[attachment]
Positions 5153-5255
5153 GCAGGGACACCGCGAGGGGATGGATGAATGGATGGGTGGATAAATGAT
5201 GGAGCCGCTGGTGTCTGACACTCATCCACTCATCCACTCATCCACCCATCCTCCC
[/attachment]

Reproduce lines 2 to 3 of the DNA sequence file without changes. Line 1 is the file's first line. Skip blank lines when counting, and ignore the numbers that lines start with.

5153 GCAGGGACACCGCGAGGGGATGGATGAATGGATGGGTGGATAAATGAT
5201 GGAGCCGCTGGTGTCTGACACTCATCCACTCATCCACTCATCCACCCATCCTCCC